On Wednesday night, a gunman opened fire at Emanuel African Methodist Episcopal Church in Charleston, South Carolina, killing nine members of the historically black church. The prime suspect, a white 21-year-old man, Dylann Storm Roof, was arrested in Shelby, North Carolina, and taken into custody Thursday morning. When speaking about the crime at a news conference Thursday, Charleston Mayor Joe Riley said, "The only reason someone would walk into a church and shoot people that were praying is hate." The Charleston Police Department is handling the case as a hate crime, and U.S. Attorney General Loretta Lynch announced that the Justice Department opened a hate crime investigation into the shooting as well. This devastating attack is not an isolated incident though, as the majority of hates crimes are based on race in the U.S., proving that racism is still very much a problem.
Charleston police chief Greg Mullen said in a news conference with Mayor Riley Thursday that it's not yet clear if the shooter was specifically targeting anyone "other than the church itself." The shooter killed six women and three men, including the church's pastor, Clementa Pinckney, and three others in the church at the time survived. Pinckney was a leader in Charleston's black community, formerly serving as a state senator and helping with campaigns for police body cameras after a white police officer shot and killed an unarmed black man, Walter Scott.
Congress defined a hate crime as a "criminal offense against a person or property motivated in whole or in part by an offender’s bias against a race, religion, disability, ethnic origin, or sexual orientation" and the term includes offenses like murder, arson, and vandalism. A "racially motivated" hate crime is one that was committed because of racial prejudices.
Nearly half of all hate crimes in America are based on race. From a total of 5,922 single-bias hate crimes reported in 2013, 48.5 percent were racially motivated, according to the FBI's most recent hate crime statistics. That means there were almost 3,000 racial hate crimes that year. The other types of hate crimes occurred with much less frequency, with sexual orientation being the second most common bias at 21 percent. Not all hate crimes based on race committed against a black person, though most are. The FBI found that 66 percent of racially motivated hate crime offenses in 2013 were due to anti-black or anti-African American bias, 21 percent were based on anti-white bias, and the other 13 percent weren't specified. The total number of hate crimes and the percentage that are racially motivated aren't decreasing either — in 2012, there were 5,790 single-bias incidents, of which 48.3 percent were based on race.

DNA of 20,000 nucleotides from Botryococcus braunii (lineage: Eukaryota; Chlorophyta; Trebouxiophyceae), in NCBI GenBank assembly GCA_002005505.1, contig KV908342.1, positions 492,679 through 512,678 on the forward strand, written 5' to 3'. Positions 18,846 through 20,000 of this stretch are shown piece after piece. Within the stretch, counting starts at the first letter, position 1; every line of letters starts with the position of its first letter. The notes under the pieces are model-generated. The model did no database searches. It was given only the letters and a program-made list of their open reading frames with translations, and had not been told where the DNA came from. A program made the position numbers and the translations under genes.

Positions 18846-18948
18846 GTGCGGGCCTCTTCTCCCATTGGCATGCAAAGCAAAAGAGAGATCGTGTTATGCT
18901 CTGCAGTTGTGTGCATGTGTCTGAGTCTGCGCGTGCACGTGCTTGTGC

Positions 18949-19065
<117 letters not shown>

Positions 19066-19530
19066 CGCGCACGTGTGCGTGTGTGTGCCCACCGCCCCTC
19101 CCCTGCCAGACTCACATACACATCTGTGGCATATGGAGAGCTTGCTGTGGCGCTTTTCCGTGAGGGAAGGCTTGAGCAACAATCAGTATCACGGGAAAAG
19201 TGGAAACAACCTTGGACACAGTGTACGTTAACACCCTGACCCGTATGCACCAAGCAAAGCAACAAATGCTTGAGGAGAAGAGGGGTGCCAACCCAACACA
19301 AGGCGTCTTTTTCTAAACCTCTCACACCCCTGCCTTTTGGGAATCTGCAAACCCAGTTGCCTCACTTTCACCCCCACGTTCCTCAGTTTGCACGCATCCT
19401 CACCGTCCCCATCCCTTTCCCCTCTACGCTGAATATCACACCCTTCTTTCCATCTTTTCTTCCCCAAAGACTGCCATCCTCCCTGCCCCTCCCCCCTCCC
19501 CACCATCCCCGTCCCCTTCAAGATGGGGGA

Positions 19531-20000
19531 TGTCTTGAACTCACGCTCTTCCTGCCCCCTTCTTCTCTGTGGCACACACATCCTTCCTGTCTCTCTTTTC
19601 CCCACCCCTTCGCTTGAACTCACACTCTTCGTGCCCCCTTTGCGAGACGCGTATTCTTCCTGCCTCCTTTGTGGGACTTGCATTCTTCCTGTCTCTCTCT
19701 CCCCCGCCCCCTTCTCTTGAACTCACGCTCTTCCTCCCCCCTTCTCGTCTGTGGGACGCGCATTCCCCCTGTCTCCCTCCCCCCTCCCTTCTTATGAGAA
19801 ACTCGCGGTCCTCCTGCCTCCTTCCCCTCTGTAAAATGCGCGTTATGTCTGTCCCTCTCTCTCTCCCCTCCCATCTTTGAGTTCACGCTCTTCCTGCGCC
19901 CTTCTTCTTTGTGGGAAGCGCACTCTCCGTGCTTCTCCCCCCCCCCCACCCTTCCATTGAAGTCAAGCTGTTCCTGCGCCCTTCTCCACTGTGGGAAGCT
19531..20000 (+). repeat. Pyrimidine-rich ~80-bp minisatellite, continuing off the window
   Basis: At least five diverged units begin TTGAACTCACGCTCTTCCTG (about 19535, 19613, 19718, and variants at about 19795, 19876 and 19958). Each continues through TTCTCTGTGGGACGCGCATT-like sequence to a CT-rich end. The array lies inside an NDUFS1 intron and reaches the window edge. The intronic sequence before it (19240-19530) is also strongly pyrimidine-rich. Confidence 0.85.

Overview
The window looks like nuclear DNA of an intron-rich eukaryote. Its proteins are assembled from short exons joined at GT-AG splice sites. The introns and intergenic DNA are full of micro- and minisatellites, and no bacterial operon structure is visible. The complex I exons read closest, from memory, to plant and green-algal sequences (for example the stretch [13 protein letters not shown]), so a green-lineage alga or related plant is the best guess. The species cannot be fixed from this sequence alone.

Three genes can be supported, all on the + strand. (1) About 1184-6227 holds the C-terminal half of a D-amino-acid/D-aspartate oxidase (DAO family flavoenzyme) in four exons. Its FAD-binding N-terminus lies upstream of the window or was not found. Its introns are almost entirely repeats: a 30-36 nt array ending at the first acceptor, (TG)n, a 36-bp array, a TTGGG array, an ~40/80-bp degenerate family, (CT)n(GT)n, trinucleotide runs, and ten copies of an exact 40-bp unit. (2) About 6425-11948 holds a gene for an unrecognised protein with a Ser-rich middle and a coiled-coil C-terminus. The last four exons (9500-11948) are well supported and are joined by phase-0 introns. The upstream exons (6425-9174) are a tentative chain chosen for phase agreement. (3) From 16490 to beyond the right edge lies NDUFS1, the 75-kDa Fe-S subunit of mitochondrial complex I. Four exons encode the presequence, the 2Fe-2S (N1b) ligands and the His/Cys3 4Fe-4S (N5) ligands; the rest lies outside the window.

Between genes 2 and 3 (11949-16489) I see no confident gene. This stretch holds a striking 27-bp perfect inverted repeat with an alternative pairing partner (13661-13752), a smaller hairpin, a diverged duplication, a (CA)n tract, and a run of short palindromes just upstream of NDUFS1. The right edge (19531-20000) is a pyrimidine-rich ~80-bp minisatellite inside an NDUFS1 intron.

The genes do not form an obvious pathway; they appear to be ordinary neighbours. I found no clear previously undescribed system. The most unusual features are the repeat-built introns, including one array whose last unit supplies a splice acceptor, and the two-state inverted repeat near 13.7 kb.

Another notable racially motivated hate crime was just prosecuted in February. Three young white men were sentenced to prison, from seven to 50 years, for conspiring to deliberately run over a black man, James Anderson, with a truck. Anderson's death drew national attention after a surveillance video of the murder was released. Racially motivated hate crimes don't always involve murder though — they can also be harassment. In 2011, three white San Jose State University students were charged with hate crimes for bullying their black roommate, closing a bicycle lock around his neck, and decorating their room with the Confederate flag, Nazi symbols, and a white board with a racial slur on it.
It's impossible to deny that racism still exists in the U.S. when biases about people's skin color continue to fuel so many crimes. While thousands of black Americans are victims of hate crimes every year, we can't call ourselves a post-racial society.